From the Back Cover
This book provides a complete description of the processes needed to take raw GPR data all the way to the construction of subsurface images. The book provides an introduction to the theory of GPR by using a simulator that shows how radar profiles across simple model structures look and provides many examples so that the complexity of radar signatures can be understood. The book continues with a review of the necessary radargram signal processes needed along with examples. The most comprehensive methodology to construct subsurface images from either coarsely spaced data using interpolation or from dense data from multi-channel equipment and 3D volume generation is presented. Advanced imaging solutions such as overlay analysis are introduced and numerous worldwide site case histories are shown. The authors present their studies in away that most technical and non-technical users of the equipment will find it useful for implementing in their own subsurface investigations.
About the Author
Dr. Salvatore Piro has been part of the Consiglio Nazionale delle Ricerche (Institute of Technologies Applied to Cultural Heritage, ITABC-CNR) which, from early 1980, was one of the first governmental institutions worldwide to recognize the importance of geophysics in archaeological investigations. Salvatore has helped to advance the use of GPR and other geophysical techniques through the ITABC and the Ground Remote Sensing Lab he has worked at and directed since the 1980s. From the inception of this lab in early 1980s till now, his research has involved the development of acquisition, elaboration and interpretation techniques for archaeological prospection employing magnetic, earth resistance and ground penetrating radar methods. His recent research interest includes acquisition and processing of integrated geophysical methods for near surface investigations.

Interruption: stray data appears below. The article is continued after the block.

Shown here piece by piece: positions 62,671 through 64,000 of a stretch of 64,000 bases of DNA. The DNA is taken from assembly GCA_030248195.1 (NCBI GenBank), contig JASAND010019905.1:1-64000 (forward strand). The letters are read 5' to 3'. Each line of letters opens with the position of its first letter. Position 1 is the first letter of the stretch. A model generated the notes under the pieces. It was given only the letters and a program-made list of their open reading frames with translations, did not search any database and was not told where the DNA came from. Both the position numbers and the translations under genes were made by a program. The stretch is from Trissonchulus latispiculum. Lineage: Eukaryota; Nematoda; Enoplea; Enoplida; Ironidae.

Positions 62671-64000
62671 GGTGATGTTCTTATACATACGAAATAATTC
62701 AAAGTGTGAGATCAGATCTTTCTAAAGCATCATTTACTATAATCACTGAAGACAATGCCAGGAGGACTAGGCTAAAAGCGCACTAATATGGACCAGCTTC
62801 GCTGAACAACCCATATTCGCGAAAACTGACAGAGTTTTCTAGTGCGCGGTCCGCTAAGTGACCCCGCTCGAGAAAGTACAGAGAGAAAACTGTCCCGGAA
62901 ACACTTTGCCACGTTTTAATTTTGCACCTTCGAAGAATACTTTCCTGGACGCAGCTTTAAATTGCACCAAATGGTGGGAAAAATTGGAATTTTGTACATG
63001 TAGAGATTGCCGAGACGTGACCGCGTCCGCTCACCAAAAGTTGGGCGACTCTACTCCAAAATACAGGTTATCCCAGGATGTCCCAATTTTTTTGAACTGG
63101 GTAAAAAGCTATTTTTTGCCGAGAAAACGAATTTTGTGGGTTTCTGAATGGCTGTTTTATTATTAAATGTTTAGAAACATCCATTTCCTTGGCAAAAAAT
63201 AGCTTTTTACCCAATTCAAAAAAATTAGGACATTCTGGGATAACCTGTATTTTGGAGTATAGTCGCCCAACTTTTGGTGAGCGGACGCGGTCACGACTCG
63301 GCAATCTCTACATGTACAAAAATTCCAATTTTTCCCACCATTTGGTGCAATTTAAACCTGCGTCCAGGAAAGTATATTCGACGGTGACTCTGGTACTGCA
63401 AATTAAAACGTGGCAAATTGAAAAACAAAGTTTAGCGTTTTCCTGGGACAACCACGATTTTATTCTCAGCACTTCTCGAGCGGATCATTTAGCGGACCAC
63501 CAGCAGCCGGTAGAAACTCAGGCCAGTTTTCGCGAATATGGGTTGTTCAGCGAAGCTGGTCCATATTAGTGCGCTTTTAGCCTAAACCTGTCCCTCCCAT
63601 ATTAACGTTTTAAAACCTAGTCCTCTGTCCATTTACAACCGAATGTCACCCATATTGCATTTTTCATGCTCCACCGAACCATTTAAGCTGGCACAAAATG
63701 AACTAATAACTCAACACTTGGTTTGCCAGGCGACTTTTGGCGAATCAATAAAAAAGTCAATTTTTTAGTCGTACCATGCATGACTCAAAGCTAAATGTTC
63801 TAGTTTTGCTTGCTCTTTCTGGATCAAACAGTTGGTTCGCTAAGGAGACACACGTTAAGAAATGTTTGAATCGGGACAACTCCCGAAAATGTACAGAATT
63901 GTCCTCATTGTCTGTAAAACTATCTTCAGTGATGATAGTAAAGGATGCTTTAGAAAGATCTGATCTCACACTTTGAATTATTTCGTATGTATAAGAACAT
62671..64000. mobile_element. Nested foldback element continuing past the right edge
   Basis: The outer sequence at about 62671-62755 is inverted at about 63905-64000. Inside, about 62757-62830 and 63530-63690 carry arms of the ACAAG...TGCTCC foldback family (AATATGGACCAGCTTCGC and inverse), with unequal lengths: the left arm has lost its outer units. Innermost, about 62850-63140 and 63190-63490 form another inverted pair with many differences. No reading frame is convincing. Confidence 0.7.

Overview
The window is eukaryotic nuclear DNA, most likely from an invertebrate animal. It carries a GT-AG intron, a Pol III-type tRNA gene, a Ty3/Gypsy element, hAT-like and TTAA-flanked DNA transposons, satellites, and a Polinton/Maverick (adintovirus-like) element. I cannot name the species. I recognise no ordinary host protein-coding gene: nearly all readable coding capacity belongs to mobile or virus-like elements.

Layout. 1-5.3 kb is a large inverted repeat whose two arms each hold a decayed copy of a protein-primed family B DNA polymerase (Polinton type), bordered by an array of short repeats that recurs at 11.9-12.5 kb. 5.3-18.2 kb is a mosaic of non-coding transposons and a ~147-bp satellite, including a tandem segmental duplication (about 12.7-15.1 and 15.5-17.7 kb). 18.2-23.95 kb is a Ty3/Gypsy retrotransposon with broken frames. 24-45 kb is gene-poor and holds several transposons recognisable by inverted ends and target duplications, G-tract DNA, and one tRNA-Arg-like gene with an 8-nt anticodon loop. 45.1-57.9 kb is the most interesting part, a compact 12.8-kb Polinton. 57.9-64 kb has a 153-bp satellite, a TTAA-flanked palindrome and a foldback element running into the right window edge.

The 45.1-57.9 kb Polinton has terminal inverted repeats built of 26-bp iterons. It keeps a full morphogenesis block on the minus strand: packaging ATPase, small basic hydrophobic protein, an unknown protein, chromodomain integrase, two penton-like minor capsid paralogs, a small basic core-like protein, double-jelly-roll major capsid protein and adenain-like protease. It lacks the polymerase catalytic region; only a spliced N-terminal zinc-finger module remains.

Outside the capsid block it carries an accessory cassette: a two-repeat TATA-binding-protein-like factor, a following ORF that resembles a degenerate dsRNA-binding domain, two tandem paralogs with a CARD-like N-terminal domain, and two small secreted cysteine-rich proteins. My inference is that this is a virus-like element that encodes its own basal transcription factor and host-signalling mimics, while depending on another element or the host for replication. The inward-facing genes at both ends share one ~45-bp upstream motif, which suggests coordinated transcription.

Dr. Dean Goodman had a unique opportunity to work at a small archaeological geophysics lab of the University of Miami Japan Division from 1989-2008. Dean had significant support from the city of Nakajima Machi, the museum at Saitobaru in Miyazaki, and the Nara National Cultural Properties Research Institute where he also was a guest researcher for many years. Since 2001, Dean had the tremendous fortune to be ‘adopted’ by the US Forest Service Heritage Program, run at that time by Dr. Kent Schneider who helped to encourage and foster continued growth of software development at the Geophysical Archaeometry Laboratory.